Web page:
Recently, many challenges have been laid down at the door of Learning and Development (L&D) as far as some much needed change is concerned. However, even if you agree with these challenges, meeting and achieving them is going to be something else altogether.
Every day on Twitter I read so many tweets about the need for a stunning amount of change in L&D. Judging by what people are saying, change in large corporates, public sector organisations, small and medium enterprises, higher education, further education, as well as secondary and primary education is required. Yes, it’s right across the board and, as I value greatly these people’s views, a tremendous challenge for all of us in L&D – perhaps the largest one most of us have ever faced.
My assessment on why this need for change has come about is because so many of our L&D policies, strategies and processes have not moved with the times, or with the technology which we now have at our disposal, and are still firmly based in the last century.
When looking back over the first decade of the 21st Century only a hermit could be justified in saying that there has been little change. In the course of 10 years all of us, no matter where we are located in the world, have seen an exponential amount of change which is already having a direct impact on all aspects of our lives, including our work and our job roles.
For all of us working in any area of L&D, there is now considerable pressure being brought upon us to get ‘with it’ and to drag L&D into the 21st Century. The cost of not doing so isn’t something we should even contemplate.
In a nutshell we need to free-up and open-up L&D in all areas.
In the corporate/public sector world L&D needs to be representative of and support the goals of the organisation: training needs to change both in style and approach; development needs to change with informal learning recognized and rewarded; and, people need to be given the technology and tools to help them learn better and faster.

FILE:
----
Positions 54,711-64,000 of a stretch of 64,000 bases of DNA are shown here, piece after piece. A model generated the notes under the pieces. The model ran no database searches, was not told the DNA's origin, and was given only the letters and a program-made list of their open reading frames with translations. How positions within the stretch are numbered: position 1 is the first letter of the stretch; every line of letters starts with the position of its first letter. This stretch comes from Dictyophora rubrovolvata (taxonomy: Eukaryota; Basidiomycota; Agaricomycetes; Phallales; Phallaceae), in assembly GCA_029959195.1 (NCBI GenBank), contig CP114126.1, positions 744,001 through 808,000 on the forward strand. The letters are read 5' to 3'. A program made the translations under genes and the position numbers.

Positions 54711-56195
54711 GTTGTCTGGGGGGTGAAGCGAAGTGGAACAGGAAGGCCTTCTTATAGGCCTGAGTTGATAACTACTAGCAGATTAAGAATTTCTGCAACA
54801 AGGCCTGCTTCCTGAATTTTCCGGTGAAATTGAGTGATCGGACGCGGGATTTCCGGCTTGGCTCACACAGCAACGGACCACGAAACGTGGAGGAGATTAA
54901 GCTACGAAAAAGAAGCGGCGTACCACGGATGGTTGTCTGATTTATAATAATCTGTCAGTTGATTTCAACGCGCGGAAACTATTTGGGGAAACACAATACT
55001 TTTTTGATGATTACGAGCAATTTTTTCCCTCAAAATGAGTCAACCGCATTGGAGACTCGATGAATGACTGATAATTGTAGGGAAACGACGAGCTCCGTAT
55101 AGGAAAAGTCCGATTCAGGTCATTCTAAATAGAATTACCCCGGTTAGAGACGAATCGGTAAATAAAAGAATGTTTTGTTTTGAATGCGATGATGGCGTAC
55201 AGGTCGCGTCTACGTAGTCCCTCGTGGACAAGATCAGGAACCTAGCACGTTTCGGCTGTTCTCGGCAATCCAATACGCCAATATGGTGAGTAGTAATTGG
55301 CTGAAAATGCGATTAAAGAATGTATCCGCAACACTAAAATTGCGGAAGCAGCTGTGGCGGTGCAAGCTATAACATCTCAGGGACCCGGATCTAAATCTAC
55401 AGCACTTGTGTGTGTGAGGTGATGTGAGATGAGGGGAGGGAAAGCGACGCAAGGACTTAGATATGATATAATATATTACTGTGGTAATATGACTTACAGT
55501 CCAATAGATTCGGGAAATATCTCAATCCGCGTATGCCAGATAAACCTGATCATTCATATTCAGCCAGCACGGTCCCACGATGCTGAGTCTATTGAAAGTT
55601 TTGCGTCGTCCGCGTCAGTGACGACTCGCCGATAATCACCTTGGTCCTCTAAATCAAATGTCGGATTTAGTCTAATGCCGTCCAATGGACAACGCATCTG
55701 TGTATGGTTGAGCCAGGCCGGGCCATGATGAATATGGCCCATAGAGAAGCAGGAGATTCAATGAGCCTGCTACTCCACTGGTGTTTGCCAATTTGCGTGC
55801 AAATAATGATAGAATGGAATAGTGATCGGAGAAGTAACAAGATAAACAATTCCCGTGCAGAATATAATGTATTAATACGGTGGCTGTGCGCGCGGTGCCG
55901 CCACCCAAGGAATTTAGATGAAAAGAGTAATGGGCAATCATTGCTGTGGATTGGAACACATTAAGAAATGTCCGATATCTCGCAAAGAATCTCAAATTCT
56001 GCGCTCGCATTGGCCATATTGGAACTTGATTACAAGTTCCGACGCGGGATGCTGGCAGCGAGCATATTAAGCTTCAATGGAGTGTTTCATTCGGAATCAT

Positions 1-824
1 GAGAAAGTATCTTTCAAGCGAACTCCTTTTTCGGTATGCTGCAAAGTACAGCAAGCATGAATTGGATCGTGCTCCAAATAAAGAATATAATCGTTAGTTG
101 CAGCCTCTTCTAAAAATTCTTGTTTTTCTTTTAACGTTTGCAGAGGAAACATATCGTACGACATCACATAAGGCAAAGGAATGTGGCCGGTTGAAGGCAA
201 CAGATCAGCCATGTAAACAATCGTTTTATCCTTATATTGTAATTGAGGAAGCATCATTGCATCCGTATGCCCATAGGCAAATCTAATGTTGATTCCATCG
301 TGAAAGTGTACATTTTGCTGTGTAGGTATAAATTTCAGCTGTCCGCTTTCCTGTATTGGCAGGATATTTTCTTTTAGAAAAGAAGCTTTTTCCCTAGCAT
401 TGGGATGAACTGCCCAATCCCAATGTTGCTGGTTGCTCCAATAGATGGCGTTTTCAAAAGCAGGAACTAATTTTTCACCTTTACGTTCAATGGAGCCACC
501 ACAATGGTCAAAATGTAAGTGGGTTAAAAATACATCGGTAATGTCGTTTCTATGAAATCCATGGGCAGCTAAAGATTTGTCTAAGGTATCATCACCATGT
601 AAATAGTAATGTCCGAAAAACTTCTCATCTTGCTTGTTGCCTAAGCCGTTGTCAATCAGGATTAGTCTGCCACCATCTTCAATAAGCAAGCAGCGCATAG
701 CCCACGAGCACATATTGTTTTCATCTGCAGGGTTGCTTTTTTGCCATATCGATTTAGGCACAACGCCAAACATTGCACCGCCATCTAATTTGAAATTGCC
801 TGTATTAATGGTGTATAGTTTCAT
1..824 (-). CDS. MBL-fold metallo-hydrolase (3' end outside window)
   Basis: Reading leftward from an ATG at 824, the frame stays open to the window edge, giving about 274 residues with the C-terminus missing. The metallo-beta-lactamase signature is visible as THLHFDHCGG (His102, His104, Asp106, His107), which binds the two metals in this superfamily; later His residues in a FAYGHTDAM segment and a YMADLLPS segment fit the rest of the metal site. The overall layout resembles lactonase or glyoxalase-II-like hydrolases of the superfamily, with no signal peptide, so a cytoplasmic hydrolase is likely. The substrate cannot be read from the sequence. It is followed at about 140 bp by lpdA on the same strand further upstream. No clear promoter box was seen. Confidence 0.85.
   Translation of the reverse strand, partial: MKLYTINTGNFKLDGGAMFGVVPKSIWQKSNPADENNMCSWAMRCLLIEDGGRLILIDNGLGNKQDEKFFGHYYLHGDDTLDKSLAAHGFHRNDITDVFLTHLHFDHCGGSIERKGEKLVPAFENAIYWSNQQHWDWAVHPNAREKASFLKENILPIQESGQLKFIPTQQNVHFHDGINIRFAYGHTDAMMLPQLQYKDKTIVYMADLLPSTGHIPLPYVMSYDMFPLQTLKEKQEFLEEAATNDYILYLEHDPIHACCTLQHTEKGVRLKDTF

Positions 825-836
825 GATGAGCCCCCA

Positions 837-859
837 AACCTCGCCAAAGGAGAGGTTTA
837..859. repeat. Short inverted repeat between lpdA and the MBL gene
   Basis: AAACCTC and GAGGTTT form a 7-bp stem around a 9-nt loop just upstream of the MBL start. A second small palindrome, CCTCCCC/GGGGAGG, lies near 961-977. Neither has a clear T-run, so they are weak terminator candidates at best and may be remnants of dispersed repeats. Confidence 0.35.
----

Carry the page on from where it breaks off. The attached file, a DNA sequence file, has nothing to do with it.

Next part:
In education teachers and lecturers need to be freed-up to help their students to learn in ways which suit the latter, allowing them to use a range of learning processes, technologies, and tools.
This is the ‘six million dollar’ question, although the cost will probably run into billions of dollars! But it’s not just about cost, it’s also about attitude – a resolve and a belief that change is required as well as the ability to effect that change.
There will always be those who resist change, initially at least, but unless those people who have the resolve and belief are allowed to start effecting this much-needed change, it will never happen. Those who resist initially will either retire or leave the profession or, more positively, will join in when they see and experience all the benefits that undoubtedly will result.
For me, it’s all about those who learn. They always need to be our focus and not us, complete with our preferences and prejudices. We are here to help people to learn and to develop as human beings. The omens are good with a growing groundswell of L&D professionals not only clamouring for change but also working extremely hard to bring it about.
The most important action for us is to remove the strait-jackets, which time and other people have imposed on learners, in order to liberate them. This has to be the starting point and then all we have to do is to deliver what learners need and want.
So what challenges are you facing in L&D right now – do please tell and share?